As I mentioned, we did a lotus birth with Chobie and it took about five days for the cord to come off on its own.  We are planning to this again, so one of the projects is a placenta bag for carrying the placenta with the baby as needed while the cord site is still healing.  This isn't really designed for use before the placenta is pretty much dried out, nor is it meant for carrying the placenta on a day out or anything.  More like in transition from the bedroom to the living room, or to make some lunch or go for a little walk around outside on day 6 of the placenta being attached while baby is in a sling (then placenta tucked in with baby).

So here it's basically a circular drawstring bag.

Bottom detail

Cut the pattern, with two pieces, both natural, breathable fabric.

Add optional embelishments to the outside piece of fabric.

Sew together with wrong sides together, leaving a little gap to turn right side out.

Topstitch and add two rounds of stitching for the drawstring.

Seam rip a small opening in fabric between the rounds of stitching.  Insert cord and pull closed.  I used 2 yards of yarn for my cord, which was made using the double reverse wrap method, which I learned originally for making cordage.  I couldn't find a good web tutorial for this, so maybe I'll make and post my own one day...

And for the related project, I used the same men's dress shirt (hey, it's a dress shirt for us!) that I used for one side of the placenta bag to make some little pants for Chobe.  Making pants from old shirts and especially wool sweaters for babies is one of my favorite projects.  I will be giving more details about this too one day!

Thursday, August 9, 2012


So baby fever is officially here (if it wasn't already, since all I've been doing in my spare time for the past eight months is make things for my babies).  And apparently it's contagious.

Ami came upstairs this morning to tell me that I should go look at the chickens in their yard.  There are baby chicks!  So many tiny fluff ball baby chicks!  Ten of them all stuffed under their little mama's wings running in and out and tweeting....

This is the cutest thing I've ever seen.  We've had several batches of baby chicks around over the last three years since we started raising them, but this is so beautiful to see the babies with their mama.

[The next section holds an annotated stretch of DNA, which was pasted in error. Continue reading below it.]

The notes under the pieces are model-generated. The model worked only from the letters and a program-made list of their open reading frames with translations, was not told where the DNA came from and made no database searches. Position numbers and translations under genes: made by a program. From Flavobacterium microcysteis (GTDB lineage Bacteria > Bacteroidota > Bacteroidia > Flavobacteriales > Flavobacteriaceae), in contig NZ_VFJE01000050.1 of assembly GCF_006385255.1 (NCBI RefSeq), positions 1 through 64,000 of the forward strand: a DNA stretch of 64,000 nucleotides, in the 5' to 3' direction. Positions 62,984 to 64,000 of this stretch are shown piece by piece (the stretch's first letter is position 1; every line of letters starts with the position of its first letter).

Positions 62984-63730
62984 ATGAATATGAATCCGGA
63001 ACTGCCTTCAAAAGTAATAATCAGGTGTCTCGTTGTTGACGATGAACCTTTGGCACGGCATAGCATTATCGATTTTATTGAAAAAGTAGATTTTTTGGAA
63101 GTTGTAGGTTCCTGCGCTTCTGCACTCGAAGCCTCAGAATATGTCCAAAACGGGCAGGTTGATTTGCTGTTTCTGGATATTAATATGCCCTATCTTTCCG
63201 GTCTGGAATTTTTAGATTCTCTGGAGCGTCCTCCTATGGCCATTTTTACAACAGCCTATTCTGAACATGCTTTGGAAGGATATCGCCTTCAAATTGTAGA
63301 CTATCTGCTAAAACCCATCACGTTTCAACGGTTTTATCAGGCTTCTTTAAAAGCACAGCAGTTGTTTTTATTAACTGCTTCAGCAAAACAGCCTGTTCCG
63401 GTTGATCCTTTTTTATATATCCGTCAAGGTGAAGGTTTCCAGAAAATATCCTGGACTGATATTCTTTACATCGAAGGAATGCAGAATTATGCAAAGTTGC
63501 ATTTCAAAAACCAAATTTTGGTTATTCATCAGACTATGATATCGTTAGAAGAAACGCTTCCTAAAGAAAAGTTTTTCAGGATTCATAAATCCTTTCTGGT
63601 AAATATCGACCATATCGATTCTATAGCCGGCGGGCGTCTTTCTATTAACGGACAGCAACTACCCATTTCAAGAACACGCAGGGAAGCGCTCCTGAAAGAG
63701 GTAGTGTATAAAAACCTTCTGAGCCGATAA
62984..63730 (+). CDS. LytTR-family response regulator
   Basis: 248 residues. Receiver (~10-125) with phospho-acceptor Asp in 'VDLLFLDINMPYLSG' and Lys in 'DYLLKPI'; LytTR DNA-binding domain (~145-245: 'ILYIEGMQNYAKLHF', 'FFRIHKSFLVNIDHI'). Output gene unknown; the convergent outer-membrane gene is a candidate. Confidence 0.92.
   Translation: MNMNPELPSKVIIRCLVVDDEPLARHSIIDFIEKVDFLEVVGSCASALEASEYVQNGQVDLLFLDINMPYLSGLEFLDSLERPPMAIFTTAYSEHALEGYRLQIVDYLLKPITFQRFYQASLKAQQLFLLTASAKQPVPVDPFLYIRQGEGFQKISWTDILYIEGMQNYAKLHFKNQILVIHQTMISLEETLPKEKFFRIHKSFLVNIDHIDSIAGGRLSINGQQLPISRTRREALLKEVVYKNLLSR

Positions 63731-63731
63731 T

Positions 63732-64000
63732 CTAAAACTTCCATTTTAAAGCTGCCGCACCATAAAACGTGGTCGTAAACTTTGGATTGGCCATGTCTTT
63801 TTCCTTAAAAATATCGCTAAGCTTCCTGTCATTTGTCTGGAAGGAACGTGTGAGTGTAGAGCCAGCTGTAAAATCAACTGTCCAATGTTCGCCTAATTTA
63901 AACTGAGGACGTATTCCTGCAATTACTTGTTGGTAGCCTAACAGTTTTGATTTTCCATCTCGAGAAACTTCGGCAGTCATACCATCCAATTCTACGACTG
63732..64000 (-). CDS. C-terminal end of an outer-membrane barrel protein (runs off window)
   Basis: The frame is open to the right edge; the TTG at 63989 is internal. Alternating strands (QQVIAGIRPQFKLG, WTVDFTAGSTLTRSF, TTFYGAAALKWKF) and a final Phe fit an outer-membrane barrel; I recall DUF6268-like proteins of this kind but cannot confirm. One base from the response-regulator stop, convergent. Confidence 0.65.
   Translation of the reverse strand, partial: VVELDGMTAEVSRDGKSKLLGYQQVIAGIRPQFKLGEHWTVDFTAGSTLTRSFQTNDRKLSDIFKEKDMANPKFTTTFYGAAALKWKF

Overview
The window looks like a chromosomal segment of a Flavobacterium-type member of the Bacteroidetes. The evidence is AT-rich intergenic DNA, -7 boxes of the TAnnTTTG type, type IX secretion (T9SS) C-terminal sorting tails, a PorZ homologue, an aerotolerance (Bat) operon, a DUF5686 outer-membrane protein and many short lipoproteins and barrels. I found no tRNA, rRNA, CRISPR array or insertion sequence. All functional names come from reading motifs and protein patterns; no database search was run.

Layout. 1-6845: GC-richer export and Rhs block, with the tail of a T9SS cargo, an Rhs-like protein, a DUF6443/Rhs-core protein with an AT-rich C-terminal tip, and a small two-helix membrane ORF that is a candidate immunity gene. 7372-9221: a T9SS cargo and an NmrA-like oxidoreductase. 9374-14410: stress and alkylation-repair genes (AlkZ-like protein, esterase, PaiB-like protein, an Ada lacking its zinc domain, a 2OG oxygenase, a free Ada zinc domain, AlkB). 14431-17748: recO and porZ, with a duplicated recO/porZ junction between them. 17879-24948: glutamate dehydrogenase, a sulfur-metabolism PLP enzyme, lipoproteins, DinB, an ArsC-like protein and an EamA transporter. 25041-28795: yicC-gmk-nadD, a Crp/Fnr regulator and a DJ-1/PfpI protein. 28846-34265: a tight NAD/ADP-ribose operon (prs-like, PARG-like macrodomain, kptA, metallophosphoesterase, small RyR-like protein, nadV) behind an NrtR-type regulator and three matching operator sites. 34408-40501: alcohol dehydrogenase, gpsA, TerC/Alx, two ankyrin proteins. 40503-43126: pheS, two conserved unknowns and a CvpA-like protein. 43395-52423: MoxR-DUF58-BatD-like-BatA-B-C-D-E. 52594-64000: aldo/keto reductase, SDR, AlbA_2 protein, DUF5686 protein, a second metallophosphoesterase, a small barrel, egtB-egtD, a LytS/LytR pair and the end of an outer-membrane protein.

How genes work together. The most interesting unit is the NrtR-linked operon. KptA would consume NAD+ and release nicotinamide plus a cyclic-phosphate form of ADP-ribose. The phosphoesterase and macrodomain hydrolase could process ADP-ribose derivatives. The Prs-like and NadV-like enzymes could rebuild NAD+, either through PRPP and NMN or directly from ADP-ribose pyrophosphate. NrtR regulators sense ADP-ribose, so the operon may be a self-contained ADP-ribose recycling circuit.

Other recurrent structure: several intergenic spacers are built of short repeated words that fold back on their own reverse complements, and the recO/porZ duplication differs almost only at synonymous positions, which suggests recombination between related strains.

Wednesday, August 8, 2012

Handmade Goods V: Baby Blocks

Here's my latest project: homemade cloth baby blocks.  They say newborns love contrast and symmetry!  I also did funky inside out style seams, really mostly because it would be easier to avoid handsewing after stuffing, but I also like how the contrasting black thread adds more, well, contrast.

First I got out some newsprint and made the block face patterns, all 3 1/2" squares.

Then I made the patterns for the images:

Cutting, cutting, cutting...

Then the sewing began.  This was quite time consuming!  I did a zig-zag stitch around the edge of each shape, centered on the block faces.

Edges are sewn together with zig-zag at the very edge and then a straight stitch just beneath for structural reinforcement.  This series of photos shows how the pieces are sewn together to get a cube/block shape.

When all edges except for the last one are sewn, then stuff.

Then sew the final edge while pulling the stuffing away from the seam and pressing the giant mass of block down to fit through the machine.


Wednesday, August 1, 2012

Works in Progress

Wow, there are so many projects that I'm in the middle of right now.  I usually wait until something is completed to post about it.  But, like I said, I'm in the middle of several different sets of projects right now.  I've been working on a pair of legwarmers and little monkey toy for one of my pregnant friends.  I have a bunch of contrast block pattern pieces cut out for my soon-to-emerge little one, and probably someone else's too since I accidentally doubled the pattern.  And I've been working on some quick little gnome and fairy toys for Chobe.  But these have been anything but quick.  I really wanted to make something small and simple, but to try to make something human-like has been a new crochet experience.  It's quite the engaging project for me though, since the only crocheted toys I've done have been animal patterns from a book or super-simple (crocheted balls).  So I've completed two different prototypes.  Well, completed is a bit of a stretch.  For one I spent a whole day making a head for a fairy and in the end, decided it looked way too much like a fashion doll for 7-year-old girls than the simple little woodland creatures that I had imagined taking out into the woods with Chobe for imaginative play.  The next one is still a set of parts- a complete set this time, but still a bit more complicated than I want it to be.   I stopped working on these guys though to get the baby gift I mentioned done.  I'm on the verge of finishing the monkey with just the ears and sewing the parts together to completion.  So here's some project previews:

adding hair to fashion fairy head

finished abandoned fairy prototype

patterns for contrast blocks